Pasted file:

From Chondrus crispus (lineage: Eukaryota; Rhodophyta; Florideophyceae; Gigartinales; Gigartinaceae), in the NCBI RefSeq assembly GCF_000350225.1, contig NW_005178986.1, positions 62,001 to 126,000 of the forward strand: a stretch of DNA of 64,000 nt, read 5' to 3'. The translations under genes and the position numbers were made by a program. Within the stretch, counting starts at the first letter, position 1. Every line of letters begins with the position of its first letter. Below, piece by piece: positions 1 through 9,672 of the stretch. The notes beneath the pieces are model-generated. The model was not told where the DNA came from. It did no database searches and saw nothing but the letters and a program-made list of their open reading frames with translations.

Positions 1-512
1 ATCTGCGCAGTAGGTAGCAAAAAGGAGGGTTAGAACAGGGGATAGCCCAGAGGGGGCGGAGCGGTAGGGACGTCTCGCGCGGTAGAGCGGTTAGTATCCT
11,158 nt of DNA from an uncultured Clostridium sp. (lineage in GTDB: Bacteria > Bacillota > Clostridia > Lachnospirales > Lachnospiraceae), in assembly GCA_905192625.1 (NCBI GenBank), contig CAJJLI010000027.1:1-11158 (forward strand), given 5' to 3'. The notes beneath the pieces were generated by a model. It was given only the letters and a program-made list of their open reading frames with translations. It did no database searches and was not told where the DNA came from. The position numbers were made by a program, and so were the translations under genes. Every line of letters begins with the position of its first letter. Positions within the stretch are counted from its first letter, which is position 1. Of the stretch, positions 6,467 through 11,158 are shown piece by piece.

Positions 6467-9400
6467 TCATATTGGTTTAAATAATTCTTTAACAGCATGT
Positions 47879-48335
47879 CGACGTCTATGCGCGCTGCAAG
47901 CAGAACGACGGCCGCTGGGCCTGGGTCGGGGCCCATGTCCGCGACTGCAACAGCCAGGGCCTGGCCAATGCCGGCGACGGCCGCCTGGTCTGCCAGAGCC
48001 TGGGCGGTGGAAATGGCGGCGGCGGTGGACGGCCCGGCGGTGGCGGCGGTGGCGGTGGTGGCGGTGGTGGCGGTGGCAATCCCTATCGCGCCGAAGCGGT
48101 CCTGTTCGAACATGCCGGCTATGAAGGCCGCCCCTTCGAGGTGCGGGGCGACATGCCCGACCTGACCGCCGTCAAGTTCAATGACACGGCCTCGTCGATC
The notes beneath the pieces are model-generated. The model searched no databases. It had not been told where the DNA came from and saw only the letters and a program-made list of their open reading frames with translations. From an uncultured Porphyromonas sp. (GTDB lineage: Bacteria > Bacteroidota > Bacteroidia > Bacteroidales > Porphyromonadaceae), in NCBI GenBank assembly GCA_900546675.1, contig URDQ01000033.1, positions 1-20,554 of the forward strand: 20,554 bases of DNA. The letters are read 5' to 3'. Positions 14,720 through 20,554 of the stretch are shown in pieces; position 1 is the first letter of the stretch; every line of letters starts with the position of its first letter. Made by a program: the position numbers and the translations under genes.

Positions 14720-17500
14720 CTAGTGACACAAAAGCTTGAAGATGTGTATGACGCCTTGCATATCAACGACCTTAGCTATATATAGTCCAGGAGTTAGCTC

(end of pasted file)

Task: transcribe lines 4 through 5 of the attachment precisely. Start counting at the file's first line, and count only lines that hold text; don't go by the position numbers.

11,158 nt of DNA from an uncultured Clostridium sp. (lineage in GTDB: Bacteria > Bacillota > Clostridia > Lachnospirales > Lachnospiraceae), in assembly GCA_905192625.1 (NCBI GenBank), contig CAJJLI010000027.1:1-11158 (forward strand), given 5' to 3'. The notes beneath the pieces were generated by a model. It was given only the letters and a program-made list of their open reading frames with translations. It did no database searches and was not told where the DNA came from. The position numbers were made by a program, and so were the translations under genes. Every line of letters begins with the position of its first letter. Positions within the stretch are counted from its first letter, which is position 1. Of the stretch, positions 6,467 through 11,158 are shown piece by piece.

Positions 6467-9400